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Datum 2022-06-15
Artikeltyp News

New project develops systems to reduce the risk of accidental falls

MDU has recently been granted funding for a new project in which medical and health technology researchers will develop systems that enable early identification of people with increased fall risk. Photo: Pixabay

MDU has recently been granted funding for a new project in which medical and health technology researchers will develop systems that enable early identification of people with increased fall risk. Photo: Pixabay

Today, falls are the most common accident occurring at work in Sweden. Every year, 11 000 such accidents occur, mainly in the industrial, transport, construction and healthcare sectors. Most accidents occur when moving on foot and the incidence of falls has increased in the 46–55 age group. MDU has recently been granted funding for a new project in which medical and health technology researchers will develop systems that enable early identification of people with increased fall risk and offer individual support to reduce the risk of falls.

“Experiences from previous research which was aimed at detecting fall risk at an early stage form the basis for the project. The goal of the project is to create measurement tools that allow an individual to assess their own fall risk and then receive digital support and reduce their fall risk themselves,” says Mia Folke, Project member at MDU.

One estimates that across the world there are annually about 684 000 fatal falls and 37.3 million serious accidental falls that require medical attention. These injuries, which cause enormous individual suffering, are also associated with excessive costs for society. Fall risk increases with age and the age-related fall risk is higher among women. Through early detection of fall risk and individual support, the project aims to reduce the risk of falls across all age groups.

“The project focuses on people of working age. Together with end users and participating companies, we will develop measurement tools for fall risk assessment, user interfaces for communication around fall risk and a system that produces personalised recommendations based on the individual's mental model of their physical ability to reduce fall risk“, says Annica Kristoffersson, Project Manager.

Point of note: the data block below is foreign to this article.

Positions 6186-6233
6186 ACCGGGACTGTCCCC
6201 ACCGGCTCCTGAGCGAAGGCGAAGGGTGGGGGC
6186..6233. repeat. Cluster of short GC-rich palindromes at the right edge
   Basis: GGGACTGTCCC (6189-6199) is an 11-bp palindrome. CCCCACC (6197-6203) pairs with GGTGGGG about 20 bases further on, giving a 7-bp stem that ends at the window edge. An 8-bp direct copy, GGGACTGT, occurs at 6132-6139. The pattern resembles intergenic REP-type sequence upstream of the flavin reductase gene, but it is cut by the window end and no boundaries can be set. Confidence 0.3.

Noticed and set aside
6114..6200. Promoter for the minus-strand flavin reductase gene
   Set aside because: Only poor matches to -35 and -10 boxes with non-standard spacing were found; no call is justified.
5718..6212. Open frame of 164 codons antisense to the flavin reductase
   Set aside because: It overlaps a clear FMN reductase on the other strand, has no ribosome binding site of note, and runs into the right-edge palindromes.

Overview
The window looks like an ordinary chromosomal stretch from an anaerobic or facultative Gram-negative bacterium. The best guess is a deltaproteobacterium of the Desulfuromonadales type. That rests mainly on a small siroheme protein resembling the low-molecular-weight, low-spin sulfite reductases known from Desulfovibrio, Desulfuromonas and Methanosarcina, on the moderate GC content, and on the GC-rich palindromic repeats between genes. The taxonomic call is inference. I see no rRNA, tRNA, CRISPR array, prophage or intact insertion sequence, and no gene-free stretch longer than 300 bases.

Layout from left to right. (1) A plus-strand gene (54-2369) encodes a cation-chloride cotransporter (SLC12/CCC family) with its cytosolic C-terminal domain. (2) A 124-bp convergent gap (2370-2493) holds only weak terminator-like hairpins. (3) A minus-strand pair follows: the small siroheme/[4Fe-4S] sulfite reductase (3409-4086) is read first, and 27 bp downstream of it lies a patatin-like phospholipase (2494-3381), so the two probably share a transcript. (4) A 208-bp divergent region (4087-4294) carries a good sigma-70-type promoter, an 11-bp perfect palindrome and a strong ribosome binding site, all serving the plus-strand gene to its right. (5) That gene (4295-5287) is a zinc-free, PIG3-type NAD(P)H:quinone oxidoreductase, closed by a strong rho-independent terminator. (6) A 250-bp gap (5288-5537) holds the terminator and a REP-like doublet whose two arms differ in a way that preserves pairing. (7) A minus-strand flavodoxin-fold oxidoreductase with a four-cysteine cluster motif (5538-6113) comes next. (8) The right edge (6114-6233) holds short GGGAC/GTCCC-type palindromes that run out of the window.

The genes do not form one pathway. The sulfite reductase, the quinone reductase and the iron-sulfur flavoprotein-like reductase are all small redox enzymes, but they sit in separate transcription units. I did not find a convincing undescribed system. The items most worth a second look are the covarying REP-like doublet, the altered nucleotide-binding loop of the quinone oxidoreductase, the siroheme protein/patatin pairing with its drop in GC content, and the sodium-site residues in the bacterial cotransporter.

“The understanding of which parameters correlate with an increased risk of falling and the knowledge of how to reduce it yourself will therefore be packaged in an appropriate digital format in order to have the desired impact for the individual. The knowledge that we will gain through this project, about how systems should be adapted based on a user's mental model, can also be used in other similar applications.”

Collaboration with Swedish industry

The project, called PRE-fall (Personalized fall Risk reduction based on Early detection of deteriorated physical abilities), will be conducted in collaboration with Atea Sverige AB, Motion Control i Västerås AB and MDU (as a Coordinator), where all parties contribute with various experiences and competencies in the area. This cooperation will help strengthen the existing partnership between industry and the University.

“Motion Control has for many years collaborated with Mälardalen University. We look forward to continuing to develop technologies and knowledge about motion sensors and AI algorithms together," says Christer Gerdtman, CEO of Motion Control i Västerås AB.

“Preventive health care is one of our strategic focus areas and we hope and believe that the knowledge about user interfaces for self-tests and individualised recommendations that we generate

together in this project will also benefit other areas. Here it is important to give the individual the possibility to independently reduce the risk of illness and injury,” says Simon Norman, Business Area Manager Investment areas and System development at Atea Sverige AB.

“Collaboration with these companies is strategically important for our courses and programmes that we offer in medical and health technology as well as computer science. The project also strengthens our expertise in fall prevention, measurement systems, human-system interaction, user-centred design processes and adaptive, transparent user interfaces,” says Annica Kristoffersson, Project Manager.

The project is funded by the Knowledge Foundation's HÖG 21 programme.

 

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